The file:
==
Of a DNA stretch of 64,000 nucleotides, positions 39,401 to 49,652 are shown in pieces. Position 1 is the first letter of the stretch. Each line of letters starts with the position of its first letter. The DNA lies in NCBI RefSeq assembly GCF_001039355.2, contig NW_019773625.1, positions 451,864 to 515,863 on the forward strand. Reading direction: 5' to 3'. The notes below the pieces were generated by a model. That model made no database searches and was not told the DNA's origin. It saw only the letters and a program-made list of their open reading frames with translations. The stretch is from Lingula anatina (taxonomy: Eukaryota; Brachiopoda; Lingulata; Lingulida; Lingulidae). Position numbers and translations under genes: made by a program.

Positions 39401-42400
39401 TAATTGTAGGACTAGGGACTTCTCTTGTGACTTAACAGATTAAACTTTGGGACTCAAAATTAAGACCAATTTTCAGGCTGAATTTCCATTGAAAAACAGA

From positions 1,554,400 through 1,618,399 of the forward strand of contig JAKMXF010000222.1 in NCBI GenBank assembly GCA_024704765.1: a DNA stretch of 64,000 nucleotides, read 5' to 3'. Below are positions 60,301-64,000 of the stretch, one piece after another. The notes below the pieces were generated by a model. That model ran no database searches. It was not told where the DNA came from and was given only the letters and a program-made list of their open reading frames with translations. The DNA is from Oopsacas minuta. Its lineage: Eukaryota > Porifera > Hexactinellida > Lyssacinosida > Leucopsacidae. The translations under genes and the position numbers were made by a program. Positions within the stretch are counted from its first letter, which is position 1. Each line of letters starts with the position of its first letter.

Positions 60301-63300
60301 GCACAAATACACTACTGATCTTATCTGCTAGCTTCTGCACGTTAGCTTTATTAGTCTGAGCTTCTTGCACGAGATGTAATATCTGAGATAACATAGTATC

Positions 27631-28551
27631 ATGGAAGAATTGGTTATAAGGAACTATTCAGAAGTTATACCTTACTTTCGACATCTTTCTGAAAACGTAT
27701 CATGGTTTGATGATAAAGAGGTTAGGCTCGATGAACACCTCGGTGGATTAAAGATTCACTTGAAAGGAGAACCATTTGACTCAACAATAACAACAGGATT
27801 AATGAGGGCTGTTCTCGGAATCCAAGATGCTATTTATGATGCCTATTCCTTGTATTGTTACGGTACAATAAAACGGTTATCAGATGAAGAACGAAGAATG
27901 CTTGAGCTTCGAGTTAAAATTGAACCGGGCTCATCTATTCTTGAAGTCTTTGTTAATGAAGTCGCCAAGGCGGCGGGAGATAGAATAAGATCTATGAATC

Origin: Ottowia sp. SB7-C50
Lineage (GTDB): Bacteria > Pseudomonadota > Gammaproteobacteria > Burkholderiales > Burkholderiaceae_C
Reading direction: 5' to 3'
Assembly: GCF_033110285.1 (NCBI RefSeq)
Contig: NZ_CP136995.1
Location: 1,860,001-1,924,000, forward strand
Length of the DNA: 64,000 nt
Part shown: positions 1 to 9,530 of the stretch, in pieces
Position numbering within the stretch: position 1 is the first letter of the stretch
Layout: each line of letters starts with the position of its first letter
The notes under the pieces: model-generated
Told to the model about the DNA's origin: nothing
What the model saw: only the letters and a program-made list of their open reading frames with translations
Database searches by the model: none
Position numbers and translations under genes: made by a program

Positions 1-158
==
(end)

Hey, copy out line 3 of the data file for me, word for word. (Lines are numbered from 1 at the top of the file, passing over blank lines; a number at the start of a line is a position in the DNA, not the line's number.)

39401 TAATTGTAGGACTAGGGACTTCTCTTGTGACTTAACAGATTAAACTTTGGGACTCAAAATTAAGACCAATTTTCAGGCTGAATTTCCATTGAAAAACAGA